Institutional members access full text with Ovid®

Share this article on:

ALOWER-EXTREMITIES KINEMATIC COMPARISON OF DEEP-WATER RUNNING STYLES AND TREADMILL RUNNING.

KILLGORE, GARRY L.; WILCOX, ANTHONY R.; CASTER, BRIAN L.; WOOD, TERRY M.
Journal of Strength & Conditioning Research: November 2006
ORIGINAL RESEARCH: PDF Only

The purpose of this investigation was to identify a deep-water running (DWR) style that most closely approximates terrestrial running, particularly relative to the lower extremities. Twenty intercollegiate distance runners (women, N = 12; men, N = 8) were videotaped from the right sagittal view while running on a treadmill (TR) and in deep water at 55-60% of their TR [latin capital V with dot above]O2max using 2 DWR styles: cross-country (CC) and high-knee (HK). Variables of interest were horizontal (X) and vertical (Y) displacement of the knee and ankle, stride rate (SR), [latin capital V with dot above]O2, heart rate (HR), and rating of perceived exertion (RPE). Multivariate omnibus tests revealed statistically significant differences for RPE (p < 0.001). The post hoc pairwise comparisons revealed significant differences between TR and both DWR styles (p < 0.001). The kinematic variables multivariate omnibus tests were found to be statistically significant (p < 0.001 to p < 0.019). The post hoc pairwise comparisons revealed significant differences in SR (p < 0.001) between TR (1.25 +/- 0.08 Hz) and both DWR styles and also between the CC (0.81 +/- 0.08 Hz) and HK (1.14 +/- 0.10 Hz) styles of DWR. The CC style of DWR was found to be similar to TR with respect to linear ankle displacement, whereas the HK style was significantly different from TR in all comparisons made for ankle and knee displacement. The CC style of DWR is recommended as an adjunct to distance running training if the goal is to mimic the specificity of the ankle linear horizontal displacement of land-based running, but the SR will be slower at a comparable percentage of [latin capital V with dot above]O2max.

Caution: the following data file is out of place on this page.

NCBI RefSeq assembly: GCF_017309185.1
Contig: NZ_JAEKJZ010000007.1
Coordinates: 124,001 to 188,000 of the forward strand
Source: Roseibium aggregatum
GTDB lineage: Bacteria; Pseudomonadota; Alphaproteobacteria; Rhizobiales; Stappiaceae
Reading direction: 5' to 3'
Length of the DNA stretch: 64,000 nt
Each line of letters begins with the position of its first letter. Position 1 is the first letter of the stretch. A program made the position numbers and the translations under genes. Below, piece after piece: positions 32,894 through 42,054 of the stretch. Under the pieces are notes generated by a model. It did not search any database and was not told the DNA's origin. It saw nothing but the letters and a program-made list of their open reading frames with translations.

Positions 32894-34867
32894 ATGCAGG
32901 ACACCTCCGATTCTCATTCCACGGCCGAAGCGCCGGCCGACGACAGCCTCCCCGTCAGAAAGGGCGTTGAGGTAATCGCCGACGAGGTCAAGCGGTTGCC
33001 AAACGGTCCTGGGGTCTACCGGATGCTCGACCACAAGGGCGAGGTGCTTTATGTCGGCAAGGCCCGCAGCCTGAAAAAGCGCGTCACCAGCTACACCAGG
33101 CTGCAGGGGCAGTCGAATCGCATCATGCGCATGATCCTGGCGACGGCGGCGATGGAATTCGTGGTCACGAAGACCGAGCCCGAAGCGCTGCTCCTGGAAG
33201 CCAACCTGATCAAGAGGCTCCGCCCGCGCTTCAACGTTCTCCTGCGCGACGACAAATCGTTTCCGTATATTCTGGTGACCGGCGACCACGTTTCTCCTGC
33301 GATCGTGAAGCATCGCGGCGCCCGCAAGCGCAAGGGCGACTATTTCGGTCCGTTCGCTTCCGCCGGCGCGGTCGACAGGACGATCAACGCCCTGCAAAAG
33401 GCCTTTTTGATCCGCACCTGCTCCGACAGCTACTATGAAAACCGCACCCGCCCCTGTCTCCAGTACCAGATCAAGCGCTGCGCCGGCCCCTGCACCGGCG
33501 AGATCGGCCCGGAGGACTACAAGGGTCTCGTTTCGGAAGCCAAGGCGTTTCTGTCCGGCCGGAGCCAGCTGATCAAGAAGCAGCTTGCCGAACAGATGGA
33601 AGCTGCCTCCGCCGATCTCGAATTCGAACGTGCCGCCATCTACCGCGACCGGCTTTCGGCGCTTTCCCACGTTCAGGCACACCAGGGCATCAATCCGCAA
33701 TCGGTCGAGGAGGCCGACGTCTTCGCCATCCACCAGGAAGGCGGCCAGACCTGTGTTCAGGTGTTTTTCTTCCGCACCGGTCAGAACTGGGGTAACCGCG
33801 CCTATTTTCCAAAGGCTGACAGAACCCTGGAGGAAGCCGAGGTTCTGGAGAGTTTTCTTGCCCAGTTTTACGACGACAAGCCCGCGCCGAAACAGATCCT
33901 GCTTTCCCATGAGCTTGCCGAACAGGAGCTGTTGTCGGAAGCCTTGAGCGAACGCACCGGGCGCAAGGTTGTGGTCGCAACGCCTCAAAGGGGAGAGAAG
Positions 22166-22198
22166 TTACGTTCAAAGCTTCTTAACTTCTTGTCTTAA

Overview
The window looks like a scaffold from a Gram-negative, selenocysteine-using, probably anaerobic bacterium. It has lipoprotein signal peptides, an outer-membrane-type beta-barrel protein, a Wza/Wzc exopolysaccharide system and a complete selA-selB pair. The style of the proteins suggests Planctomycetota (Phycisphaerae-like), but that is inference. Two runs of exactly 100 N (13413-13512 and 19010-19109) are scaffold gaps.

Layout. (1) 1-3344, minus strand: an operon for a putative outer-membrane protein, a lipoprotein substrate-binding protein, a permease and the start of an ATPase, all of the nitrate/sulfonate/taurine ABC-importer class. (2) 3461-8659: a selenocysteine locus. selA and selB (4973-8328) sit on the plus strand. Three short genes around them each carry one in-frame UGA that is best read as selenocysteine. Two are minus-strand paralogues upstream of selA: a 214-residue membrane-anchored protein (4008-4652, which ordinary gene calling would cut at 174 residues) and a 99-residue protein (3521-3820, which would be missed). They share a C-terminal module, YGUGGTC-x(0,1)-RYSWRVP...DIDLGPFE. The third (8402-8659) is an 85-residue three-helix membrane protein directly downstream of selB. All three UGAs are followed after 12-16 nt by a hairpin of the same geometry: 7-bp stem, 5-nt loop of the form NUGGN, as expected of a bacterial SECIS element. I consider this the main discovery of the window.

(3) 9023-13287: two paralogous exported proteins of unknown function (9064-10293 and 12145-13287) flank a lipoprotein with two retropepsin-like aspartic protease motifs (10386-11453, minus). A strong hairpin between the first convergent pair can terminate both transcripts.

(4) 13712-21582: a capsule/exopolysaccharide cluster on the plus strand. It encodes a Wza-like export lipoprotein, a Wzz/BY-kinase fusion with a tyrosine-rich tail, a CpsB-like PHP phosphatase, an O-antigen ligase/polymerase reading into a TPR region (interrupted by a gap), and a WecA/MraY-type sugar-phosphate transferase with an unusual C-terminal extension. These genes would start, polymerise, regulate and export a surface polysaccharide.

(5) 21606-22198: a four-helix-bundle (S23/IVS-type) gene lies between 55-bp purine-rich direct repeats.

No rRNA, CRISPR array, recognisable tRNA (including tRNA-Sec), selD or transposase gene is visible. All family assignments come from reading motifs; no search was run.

(C) 2006 National Strength and Conditioning Association